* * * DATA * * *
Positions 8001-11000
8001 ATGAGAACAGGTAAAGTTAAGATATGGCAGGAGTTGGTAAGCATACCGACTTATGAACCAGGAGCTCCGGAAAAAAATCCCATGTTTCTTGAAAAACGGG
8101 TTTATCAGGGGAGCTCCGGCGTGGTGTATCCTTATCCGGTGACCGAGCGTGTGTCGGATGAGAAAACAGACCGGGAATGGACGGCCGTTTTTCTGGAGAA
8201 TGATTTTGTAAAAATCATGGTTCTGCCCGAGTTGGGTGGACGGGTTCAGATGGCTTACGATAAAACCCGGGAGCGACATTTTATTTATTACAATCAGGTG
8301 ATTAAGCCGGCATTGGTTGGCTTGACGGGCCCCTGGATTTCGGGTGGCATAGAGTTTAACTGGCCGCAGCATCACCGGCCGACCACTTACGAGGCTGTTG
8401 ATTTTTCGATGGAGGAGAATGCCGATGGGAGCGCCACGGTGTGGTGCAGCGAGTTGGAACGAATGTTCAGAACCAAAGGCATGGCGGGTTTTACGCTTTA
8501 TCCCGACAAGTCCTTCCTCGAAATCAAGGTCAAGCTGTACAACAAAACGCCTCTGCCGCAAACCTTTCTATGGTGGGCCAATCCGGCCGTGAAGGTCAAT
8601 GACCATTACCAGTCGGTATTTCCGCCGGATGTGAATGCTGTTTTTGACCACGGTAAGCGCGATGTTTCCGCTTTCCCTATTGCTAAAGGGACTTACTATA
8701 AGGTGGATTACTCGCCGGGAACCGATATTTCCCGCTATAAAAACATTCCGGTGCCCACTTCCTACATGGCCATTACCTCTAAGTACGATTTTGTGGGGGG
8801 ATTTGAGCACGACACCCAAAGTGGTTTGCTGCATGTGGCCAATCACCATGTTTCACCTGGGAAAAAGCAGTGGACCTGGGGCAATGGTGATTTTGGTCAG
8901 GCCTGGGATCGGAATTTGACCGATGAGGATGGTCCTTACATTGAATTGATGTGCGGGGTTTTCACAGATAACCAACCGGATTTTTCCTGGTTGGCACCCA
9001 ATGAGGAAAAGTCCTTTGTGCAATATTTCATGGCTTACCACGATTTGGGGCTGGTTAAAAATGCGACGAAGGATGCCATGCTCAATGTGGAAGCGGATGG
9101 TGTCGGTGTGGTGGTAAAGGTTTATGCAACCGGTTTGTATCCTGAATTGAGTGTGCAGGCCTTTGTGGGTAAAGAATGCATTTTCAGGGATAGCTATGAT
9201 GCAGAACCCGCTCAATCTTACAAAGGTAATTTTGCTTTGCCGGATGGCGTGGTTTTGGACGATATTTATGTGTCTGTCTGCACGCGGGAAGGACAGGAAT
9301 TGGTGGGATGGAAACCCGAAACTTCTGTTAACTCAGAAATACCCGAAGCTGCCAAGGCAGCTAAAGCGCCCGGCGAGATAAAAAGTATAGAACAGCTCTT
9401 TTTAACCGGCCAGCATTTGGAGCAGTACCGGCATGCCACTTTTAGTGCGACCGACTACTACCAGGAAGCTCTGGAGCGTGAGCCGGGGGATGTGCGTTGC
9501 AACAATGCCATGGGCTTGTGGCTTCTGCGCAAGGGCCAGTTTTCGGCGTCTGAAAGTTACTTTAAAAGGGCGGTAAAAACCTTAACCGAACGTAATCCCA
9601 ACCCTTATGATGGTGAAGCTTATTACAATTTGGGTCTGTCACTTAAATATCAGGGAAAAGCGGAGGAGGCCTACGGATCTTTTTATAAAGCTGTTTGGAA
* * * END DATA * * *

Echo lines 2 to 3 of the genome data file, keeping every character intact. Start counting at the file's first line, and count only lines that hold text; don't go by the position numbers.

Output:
8001 ATGAGAACAGGTAAAGTTAAGATATGGCAGGAGTTGGTAAGCATACCGACTTATGAACCAGGAGCTCCGGAAAAAAATCCCATGTTTCTTGAAAAACGGG
8101 TTTATCAGGGGAGCTCCGGCGTGGTGTATCCTTATCCGGTGACCGAGCGTGTGTCGGATGAGAAAACAGACCGGGAATGGACGGCCGTTTTTCTGGAGAA